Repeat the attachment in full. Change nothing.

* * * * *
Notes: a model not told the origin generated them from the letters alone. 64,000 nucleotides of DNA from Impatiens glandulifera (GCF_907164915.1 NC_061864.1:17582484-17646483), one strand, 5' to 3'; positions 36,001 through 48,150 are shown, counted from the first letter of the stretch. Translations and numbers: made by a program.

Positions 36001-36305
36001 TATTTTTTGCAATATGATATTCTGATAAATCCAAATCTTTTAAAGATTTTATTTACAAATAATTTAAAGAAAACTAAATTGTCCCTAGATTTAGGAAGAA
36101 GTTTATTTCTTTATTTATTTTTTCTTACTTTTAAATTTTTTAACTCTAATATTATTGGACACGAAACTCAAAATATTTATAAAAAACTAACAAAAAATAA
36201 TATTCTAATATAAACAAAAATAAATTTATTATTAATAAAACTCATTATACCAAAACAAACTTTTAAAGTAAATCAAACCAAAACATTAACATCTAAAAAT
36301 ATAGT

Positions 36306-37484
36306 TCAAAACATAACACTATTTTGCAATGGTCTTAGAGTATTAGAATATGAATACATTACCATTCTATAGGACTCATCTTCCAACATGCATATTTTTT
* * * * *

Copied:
Notes: a model not told the origin generated them from the letters alone. 64,000 nucleotides of DNA from Impatiens glandulifera (GCF_907164915.1 NC_061864.1:17582484-17646483), one strand, 5' to 3'; positions 36,001 through 48,150 are shown, counted from the first letter of the stretch. Translations and numbers: made by a program.

Positions 36001-36305
36001 TATTTTTTGCAATATGATATTCTGATAAATCCAAATCTTTTAAAGATTTTATTTACAAATAATTTAAAGAAAACTAAATTGTCCCTAGATTTAGGAAGAA
36101 GTTTATTTCTTTATTTATTTTTTCTTACTTTTAAATTTTTTAACTCTAATATTATTGGACACGAAACTCAAAATATTTATAAAAAACTAACAAAAAATAA
36201 TATTCTAATATAAACAAAAATAAATTTATTATTAATAAAACTCATTATACCAAAACAAACTTTTAAAGTAAATCAAACCAAAACATTAACATCTAAAAAT
36301 ATAGT

Positions 36306-37484
36306 TCAAAACATAACACTATTTTGCAATGGTCTTAGAGTATTAGAATATGAATACATTACCATTCTATAGGACTCATCTTCCAACATGCATATTTTTT